Sodium-Glucose Co-Transporter 2 Inhibitors could Improve the Bioavailability of Vitamin C at the Kidney in Diabetes Treatment

Yuji Aoki1*, Masato Aoki2 and David JA Jenkins3

1Department of Internal Medicine, National Hospital Organization Matsumoto Medical Center Matsumoto Hospital, Matsumoto, Nagano 3998701, Japan

2Matsumoto University Graduate School of Health Science, Matsumoto, Nagano 3901295, Japan

3Department of Nutritional Sciences, University of Toronto, Toronto, ON M5S 3E2, Canada

*Corresponding Author:
Yuji Aoki
Department of Internal Medicine, National Hospital Organization Matsumoto Medical Center Matsumoto Hospital, 2-20-30 Minami Murai, Matsumoto, Nagano 3998701, Japan
Tel: 810263584567
Fax: 810263863183
E-mail: [email protected]

Received date: May 03, 2017; Accepted date: May 16, 2017; Published date: May 22, 2017

Citation: Aoki Y, Aoki M, Jenkins DJA. Sodium-glucose co-transporter 2 inhibitors could improve the bioavailability of vitamin C at the kidney in diabetes treatment. Cell Mol Med 2017, 3:2.

 
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Abstract

It is known that plasma (serum) vitamin C level is lowered in diabetic patients by some mechanisms including renal loss [1]. Vitamin C and glucose filtered from the glomerulus are presumed to be reabsorbed at the renal proximal tubule by sodium-vitamin C co-transporter (SVCT) 1 and sodium-glucose co-transporter (SGLT) 2, respectively [2-4]. In the enterocyte that expresses SVCT 1 and SGLT 1, it was demonstrated in vitro that cellular uptake of vitamin C was inhibited by increasing concentrations of glucose in medium, which was not observed at the presence of phlorizin, a non-specific SGLT inhibitor [2]. If such an effect is applied to renal proximal tubular cells, it is hypothesized that SGLT 2 inhibitors can improve the bioavailability of vitamin C in diabetes treatment.

Letter to Editor

It is known that plasma (serum) vitamin C level is lowered in diabetic patients by some mechanisms including renal loss [1]. Vitamin C and glucose filtered from the glomerulus are presumed to be reabsorbed at the renal proximal tubule by sodium-vitamin C co-transporter (SVCT) 1 and sodium-glucose co-transporter (SGLT) 2, respectively [2-4]. In the enterocyte that expresses SVCT 1 and SGLT 1, it was demonstrated in vitro that cellular uptake of vitamin C was inhibited by increasing concentrations of glucose in medium, which was not observed at the presence of phlorizin, a non-specific SGLT inhibitor [2]. If such an effect is applied to renal proximal tubular cells, it is hypothesized that SGLT 2 inhibitors can improve the bioavailability of vitamin C in diabetes treatment.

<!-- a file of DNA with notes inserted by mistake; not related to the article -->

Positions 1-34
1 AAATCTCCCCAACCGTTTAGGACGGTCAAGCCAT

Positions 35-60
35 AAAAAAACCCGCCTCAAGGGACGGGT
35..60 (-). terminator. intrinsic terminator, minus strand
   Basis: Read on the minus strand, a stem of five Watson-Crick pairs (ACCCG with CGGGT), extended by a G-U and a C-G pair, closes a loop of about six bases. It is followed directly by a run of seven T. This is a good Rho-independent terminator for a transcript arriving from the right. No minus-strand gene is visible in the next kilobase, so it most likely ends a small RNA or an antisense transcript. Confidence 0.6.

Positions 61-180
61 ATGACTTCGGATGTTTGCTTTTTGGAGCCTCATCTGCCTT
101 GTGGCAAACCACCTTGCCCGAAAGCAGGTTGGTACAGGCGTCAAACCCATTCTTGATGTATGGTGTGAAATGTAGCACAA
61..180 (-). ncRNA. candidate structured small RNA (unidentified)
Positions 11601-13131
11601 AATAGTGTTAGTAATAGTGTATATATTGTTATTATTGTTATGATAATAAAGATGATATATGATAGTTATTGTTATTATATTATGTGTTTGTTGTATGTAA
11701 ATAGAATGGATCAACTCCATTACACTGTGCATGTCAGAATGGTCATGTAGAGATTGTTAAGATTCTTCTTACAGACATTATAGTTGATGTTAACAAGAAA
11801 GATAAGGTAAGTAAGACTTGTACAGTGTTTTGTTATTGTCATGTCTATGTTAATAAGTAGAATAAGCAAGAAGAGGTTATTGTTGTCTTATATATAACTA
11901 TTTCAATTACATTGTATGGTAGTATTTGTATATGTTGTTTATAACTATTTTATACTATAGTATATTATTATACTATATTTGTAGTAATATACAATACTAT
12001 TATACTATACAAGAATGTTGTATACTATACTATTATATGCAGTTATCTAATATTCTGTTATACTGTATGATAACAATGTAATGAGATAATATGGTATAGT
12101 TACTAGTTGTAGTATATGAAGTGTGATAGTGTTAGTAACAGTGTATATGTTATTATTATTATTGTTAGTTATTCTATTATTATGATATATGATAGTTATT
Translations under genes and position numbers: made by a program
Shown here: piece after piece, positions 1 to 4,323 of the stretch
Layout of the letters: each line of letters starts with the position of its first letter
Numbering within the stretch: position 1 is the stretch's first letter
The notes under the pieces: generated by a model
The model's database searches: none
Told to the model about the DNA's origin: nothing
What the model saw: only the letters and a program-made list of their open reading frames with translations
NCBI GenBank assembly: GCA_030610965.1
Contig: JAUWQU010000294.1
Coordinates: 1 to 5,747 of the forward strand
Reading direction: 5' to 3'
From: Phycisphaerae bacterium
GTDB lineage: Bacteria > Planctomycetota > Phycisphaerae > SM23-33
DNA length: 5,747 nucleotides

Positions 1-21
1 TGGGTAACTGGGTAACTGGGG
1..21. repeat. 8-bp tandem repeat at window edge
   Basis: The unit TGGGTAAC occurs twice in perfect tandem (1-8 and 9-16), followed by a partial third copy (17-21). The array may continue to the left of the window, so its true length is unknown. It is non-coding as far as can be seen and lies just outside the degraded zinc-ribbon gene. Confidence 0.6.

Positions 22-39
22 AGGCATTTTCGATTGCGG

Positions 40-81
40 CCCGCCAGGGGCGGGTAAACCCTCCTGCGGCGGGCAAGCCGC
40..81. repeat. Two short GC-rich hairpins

In two cases of diabetic patients treated with empagliflozin, a SGLT 2 inhibitor, in hospitalization, their serum vitamin C levels (normal reference range, 5.5 μg/ml to 16.8 μg/ml) have been observed to increase soon after its administration. In a male patient newly diagnosed with type 2 diabetes (HbA1c, 13.4 %) at age 41 (174 cm, 114 kg), his serum vitamin C level changed from 7.2 μg/ml to 8.1 μg/ml two days after adding 10 mg empagliflozin on 1000 mg metformin. Urinary glucose excretion increased from 15.5 g/day to 148.1 g/day. In a female patient with 12-year duration of type 2 diabetes (HbA1c, 7.4%) and renal insufficiency (serum creatinine, 1.64 mg/dl) at age 67 (155 cm, 99 kg), her serum vitamin C level changed from 7.9 μg/ml to 8.5 μg/ml twelve days after adding 10 mg empagliflozin on 5 mg Linagliptin. Urinary glucose excretion increased from 2.9 g/day to 23.8 g/day. Ascorbic acid, a reduced form of vitamin C, or glucose enters cells specifically through SVCT or SGLT, driven by the inward sodium gradient maintained with sodium pump (Na+/K+-ATPase). Dehydroascorbic acid, an oxidized form of vitamin C, enters or exits cells competitively with glucose through facilitative glucose transporters (GLUTs) [3,5]. Taken together, a model of putative cellular transport of vitamin C in the early proximal tubular cells is drawn in Figure 1.

cellular-molecular-medicine-putative-cellular-transport

Figure 1 A model of putative cellular transport of vitamin C in the early proximal tubular cell and its molecular structures. Vitamin C reabsorbed as ascorbic acid in the brush border membrane through vitamin C transporter (SVCT) 1 is oxidized by reactive oxygen species and exits the cell as dehydroascorbic acid competitively with glucose through facilitative glucose transporter (GLUT) 2 in the basolateral membrane. SVCT 1 and sodium-glucose cotransporter (SGLT) 2 are driven by the inward sodium gradient maintained by sodium pump (Na+/K+-ATPase).

Ascorbic acid reabsorbed at the brush border membrane through SVCT 1 is oxidized by reactive oxygen species, and exits the cell as dehydroascorbic acid competitively with glucose through GLUT 2 at the basolateral membrane. In this model, the reabsorption of dehydroascorbic acid at the brush border and the exit of ascorbic acid at the basolateral membrane are assumed to be negligible. At the presence of SGLT 2 inhibitors, the reabsorption of ascorbic acid could be increased by utilizing the energy saved by the inhibition of SGLT 2 [4]. The inhibition of glucose reabsorption could also lead to increasing the exit of dehydroascorbic acid through GLUT 2 by becoming less competitive with glucose. Under the reducing and neutral pH conditions in the bloodstream, almost all vitamin C exists as ascorbic acid (precisely as ascorbate) [6]. It seems plausible that reabsorbed ascorbic acid protects renal proximal tubular cells from reactive oxygen species and exits the cells as dehydroascorbic acid, as indicated in the neurons [7]. If this hypothesis is verified, SGLT2 inhibitors would be expected to have beneficial effects on the kidney beyond glucose lowering [4,8].

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